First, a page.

Boris Dmitrievich brought to the editorial office an unpublished interview with Yuri Mozzhorin, which he gave to Boris Smirnov in the late 90s – a famous screenwriter and director who had an encyclopedic knowledge of the history of Russian space exploration from the inside. Smirnov is no longer with us, and Blokhin considered it right that the most interesting excerpts from that interview (with the subheadings of the MK journalist) should be published on the pages of our newspaper.

Yuri Mozzhorin: after Gagarin’s flight we are at our research institute  (Yu.A. Mozzhorin at that time was deputy head of the 4th Research Institute of the Ministry of Defense. –) they carefully calculated the percentage of risk of the first human flight into space – it turned out to be about fifty percent. This is a very big risk. 

When the decision was made to fly Gagarin, we prepared three versions of the TASS message. The first option – prosperous, victorious. The second option is that the ship did not enter orbit, and a request to the peoples of the world and states to provide the coordinates where it landed, a request to provide assistance to the astronaut and return the ship. And the third option, which reported the death of the astronaut. Each version of the message was sealed in a separate package, and all three packages were secretly sent to TASS, radio and television.

<…>I personally wrote the drafts of these three versions of the TASS message. Then Sergei Pavlovich Korolev looked at them, the Central Committee of the CPSU looked at them, and the Military-Industrial Commission looked at them.  And  each  authority  rules  and inserted more, so to speak, simpler verbs, clearer words. And I had to say on the phone: “Open the package number such and such.” I, not remembering myself with joy, gave the order on April 12 by phone: “Open package number one!” And then we collected the remaining unopened packages – second and third. They took it, took it away and destroyed it.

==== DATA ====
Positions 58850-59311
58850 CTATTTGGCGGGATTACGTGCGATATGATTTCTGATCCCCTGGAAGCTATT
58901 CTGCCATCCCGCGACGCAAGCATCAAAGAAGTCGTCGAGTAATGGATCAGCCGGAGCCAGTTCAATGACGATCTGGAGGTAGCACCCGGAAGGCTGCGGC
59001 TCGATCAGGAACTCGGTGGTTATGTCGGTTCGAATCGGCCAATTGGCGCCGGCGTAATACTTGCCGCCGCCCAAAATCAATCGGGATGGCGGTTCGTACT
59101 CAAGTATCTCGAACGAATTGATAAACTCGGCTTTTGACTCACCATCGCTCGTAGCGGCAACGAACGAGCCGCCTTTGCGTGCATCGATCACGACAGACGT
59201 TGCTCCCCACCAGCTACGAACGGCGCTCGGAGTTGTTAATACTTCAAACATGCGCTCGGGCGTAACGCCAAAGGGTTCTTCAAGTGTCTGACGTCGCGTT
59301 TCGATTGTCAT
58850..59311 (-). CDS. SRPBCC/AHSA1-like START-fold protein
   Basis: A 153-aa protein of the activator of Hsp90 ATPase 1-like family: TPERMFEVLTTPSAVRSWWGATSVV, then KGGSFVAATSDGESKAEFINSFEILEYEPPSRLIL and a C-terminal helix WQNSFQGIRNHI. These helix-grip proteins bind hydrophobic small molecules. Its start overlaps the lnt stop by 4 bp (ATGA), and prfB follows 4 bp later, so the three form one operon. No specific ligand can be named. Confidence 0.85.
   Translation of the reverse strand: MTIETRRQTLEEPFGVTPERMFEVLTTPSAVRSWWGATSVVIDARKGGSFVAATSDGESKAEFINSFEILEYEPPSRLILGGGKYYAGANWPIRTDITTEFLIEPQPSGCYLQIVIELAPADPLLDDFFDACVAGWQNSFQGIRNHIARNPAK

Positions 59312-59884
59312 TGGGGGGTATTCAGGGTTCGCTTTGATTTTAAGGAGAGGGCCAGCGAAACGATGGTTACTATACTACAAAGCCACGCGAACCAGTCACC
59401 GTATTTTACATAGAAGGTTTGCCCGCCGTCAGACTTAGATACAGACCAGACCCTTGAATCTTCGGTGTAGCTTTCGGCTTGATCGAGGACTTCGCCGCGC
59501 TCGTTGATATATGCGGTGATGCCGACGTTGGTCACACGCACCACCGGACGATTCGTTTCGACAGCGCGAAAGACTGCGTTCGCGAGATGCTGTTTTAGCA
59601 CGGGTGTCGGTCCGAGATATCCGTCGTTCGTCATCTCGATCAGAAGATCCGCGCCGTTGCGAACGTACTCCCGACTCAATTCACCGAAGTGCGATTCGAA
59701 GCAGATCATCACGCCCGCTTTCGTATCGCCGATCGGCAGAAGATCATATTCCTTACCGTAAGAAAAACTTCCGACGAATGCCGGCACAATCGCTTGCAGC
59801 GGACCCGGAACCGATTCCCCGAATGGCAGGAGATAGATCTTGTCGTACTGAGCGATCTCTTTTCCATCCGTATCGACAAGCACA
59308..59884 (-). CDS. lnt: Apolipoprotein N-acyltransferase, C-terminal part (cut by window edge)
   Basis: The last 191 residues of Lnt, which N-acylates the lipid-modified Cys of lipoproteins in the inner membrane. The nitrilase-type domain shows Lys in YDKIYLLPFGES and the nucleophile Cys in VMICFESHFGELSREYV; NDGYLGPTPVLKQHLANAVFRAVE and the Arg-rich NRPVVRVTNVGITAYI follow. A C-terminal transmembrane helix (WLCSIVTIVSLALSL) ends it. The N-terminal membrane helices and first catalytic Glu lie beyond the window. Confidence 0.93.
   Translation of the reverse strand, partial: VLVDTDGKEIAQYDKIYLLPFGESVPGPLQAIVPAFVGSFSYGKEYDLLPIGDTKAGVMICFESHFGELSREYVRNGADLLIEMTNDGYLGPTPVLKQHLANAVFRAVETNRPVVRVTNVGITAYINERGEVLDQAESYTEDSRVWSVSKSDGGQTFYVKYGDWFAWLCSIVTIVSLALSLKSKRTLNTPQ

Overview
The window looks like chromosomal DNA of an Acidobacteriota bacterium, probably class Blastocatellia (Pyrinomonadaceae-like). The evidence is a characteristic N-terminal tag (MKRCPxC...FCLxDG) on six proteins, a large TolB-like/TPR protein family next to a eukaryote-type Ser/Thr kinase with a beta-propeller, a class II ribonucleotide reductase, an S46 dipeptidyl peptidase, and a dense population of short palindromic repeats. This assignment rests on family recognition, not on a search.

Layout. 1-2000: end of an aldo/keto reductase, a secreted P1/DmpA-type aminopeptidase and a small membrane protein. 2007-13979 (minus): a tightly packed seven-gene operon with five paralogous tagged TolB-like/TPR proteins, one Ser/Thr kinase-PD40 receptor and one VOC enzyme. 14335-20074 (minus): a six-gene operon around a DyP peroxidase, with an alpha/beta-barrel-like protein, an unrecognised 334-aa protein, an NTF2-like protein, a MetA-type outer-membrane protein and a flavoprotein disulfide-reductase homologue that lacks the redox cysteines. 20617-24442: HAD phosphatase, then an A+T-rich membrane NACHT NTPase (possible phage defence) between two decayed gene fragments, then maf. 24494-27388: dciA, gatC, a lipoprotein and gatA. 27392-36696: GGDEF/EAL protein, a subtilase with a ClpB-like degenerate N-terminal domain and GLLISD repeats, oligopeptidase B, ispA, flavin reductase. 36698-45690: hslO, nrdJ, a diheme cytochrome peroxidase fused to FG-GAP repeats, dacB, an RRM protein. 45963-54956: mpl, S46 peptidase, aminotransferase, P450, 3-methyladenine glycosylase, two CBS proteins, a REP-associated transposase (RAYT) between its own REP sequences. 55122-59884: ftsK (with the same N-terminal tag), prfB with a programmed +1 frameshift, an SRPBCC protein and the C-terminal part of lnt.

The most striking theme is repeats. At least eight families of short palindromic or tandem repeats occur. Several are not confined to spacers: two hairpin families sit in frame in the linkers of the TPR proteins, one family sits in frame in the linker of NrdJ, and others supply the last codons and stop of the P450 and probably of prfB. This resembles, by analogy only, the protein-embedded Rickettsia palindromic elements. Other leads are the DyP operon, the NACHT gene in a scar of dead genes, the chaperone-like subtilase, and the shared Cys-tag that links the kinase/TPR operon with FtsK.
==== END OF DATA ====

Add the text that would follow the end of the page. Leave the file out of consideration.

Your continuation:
Monument to Yu.A. Mozzhorin in Korolev, Moscow Region. From the TsNIIMash archive

At first there was no rivalry. Because Sergei Pavlovich Korolev came up with a proposal to organize a flight to the Moon when the Americans were not yet planning to fly there. He began developing two new powerful missiles – N-1  and N-2, one for fifty tons of payload, the other for fifteen tons. <…> After the Americans announced their intention to land on the Moon, for a long time we rested on the laurels of space pioneers and did not engage in a manned flight to the Moon. And then they suddenly decided that we couldn’t give up the championship to the Americans, and we had to be the first on the Moon. And we, several years later than the Americans, began preparing for the landing of our astronaut on the Moon. How was it customary for us – secretly, in an atmosphere of absolute secrecy. In addition, we did not abandon other space programs that gave us technical and political dividends, –  We left all the surface space behind us, we also solved very interesting problems: we flew to Venus, we flew to Mars, that is, we wanted to take everything with outstretched fingers. <…> We were trying to gain time. And this, as we know, leads to the fact that everything starts to fail when everything needs to work. And so we jumped out with unfinished engines for flight testing.  And our rockets began to fall, and we began to discredit ourselves with this stupid lunar program.